Study: Cannabinoids Play a Protective Role Against Colitis
Cannabinoids can have anti-inflammatory effects and can play a protective role in patients with colitis; colitis is in an inflammatory reaction in the colon which is often infection or autoimmune.
This is according to a study published in the World Journal of Gastroenterology, and published online by the U.S. National Institute of Health.
According to researchers, the study’s aim was to; “investigate the anti-inflammatory effect and the possible mechanisms of an agonist of cannabinoid (CB) receptors, WIN55-212-2 (WIN55) [meant to mimic the effects of natural cannabinoids], in mice with experimental colitis, so as to supply experimental evidence for its clinical use in future.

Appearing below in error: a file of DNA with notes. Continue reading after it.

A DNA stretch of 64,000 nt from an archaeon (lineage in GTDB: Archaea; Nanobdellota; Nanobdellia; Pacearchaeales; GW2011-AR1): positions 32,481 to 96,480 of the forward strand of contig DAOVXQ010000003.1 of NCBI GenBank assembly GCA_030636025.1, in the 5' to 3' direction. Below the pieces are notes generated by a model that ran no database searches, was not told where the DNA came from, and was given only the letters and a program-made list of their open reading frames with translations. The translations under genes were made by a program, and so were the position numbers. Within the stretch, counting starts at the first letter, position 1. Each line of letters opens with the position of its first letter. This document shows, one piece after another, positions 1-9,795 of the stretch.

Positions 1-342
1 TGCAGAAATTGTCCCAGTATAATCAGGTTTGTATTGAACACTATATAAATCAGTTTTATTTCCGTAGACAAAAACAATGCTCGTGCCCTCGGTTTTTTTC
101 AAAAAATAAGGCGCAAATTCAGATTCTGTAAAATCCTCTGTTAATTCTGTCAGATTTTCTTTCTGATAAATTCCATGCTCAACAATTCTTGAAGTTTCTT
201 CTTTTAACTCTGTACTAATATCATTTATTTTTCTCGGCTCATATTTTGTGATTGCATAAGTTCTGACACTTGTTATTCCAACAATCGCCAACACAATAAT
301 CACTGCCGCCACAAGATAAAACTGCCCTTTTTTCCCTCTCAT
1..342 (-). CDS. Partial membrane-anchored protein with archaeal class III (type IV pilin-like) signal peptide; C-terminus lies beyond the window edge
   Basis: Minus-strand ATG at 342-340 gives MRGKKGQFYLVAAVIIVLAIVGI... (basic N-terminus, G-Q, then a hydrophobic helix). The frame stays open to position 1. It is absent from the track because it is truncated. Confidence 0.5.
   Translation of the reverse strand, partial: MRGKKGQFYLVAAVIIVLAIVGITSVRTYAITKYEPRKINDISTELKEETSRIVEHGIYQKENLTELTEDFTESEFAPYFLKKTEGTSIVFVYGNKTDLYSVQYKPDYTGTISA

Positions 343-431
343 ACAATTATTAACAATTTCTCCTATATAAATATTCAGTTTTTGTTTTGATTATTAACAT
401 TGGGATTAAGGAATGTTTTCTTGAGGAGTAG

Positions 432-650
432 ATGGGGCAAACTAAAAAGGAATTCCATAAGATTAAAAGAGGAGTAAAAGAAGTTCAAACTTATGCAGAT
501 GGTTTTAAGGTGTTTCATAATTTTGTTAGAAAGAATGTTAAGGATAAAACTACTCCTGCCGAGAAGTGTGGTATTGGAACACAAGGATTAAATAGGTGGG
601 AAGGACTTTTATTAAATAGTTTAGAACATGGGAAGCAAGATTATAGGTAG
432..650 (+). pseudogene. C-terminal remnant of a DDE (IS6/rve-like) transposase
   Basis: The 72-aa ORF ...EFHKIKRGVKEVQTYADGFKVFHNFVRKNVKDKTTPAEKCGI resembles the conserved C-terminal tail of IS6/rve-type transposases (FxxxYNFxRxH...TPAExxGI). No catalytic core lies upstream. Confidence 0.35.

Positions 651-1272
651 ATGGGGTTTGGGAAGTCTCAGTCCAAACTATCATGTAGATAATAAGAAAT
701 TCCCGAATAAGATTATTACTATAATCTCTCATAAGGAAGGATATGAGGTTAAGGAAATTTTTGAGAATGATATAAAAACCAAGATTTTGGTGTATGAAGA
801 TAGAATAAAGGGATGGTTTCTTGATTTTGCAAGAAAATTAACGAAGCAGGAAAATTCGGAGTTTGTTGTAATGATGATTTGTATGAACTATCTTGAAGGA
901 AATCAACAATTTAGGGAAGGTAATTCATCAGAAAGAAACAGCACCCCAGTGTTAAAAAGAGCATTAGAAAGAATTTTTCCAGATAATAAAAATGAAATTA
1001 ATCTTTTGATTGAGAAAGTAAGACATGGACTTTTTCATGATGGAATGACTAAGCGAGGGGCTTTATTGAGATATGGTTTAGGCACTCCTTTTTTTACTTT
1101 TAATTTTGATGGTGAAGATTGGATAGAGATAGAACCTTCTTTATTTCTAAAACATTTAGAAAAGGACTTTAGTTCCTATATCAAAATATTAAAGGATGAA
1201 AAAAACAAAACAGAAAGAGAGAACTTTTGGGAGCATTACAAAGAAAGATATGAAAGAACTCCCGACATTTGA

The results of the research demonstrated that the agonist “improved the pathological changes in mice with DSS [dextran sulfate sodium] colitis, decreased the plasma levels of TNF-α, and IL-6, and MPO activity in colon.”
These results “confirmed the anti-inflammatory effect and protective role of WIN55 on the mice with experimental colitis, and revealed that this agent exercises its action at least partially by inhibiting p38MAPK.”
The study, conducted at Tongji University School of Medicine in Shanghai, China, can be found by clicking here.
The results help to confirm those of a study published last year in the journal ACS Medicinal Chemistry Letters; that study also found that activation of the cannabinoid receptors can protect against colitis.
A study published last month in the FASEB Journal also found that cannabis has anti-inflammatory properties; the study didn’t relate to colitis, but found that cannabinoids may help treat chronic inflammation.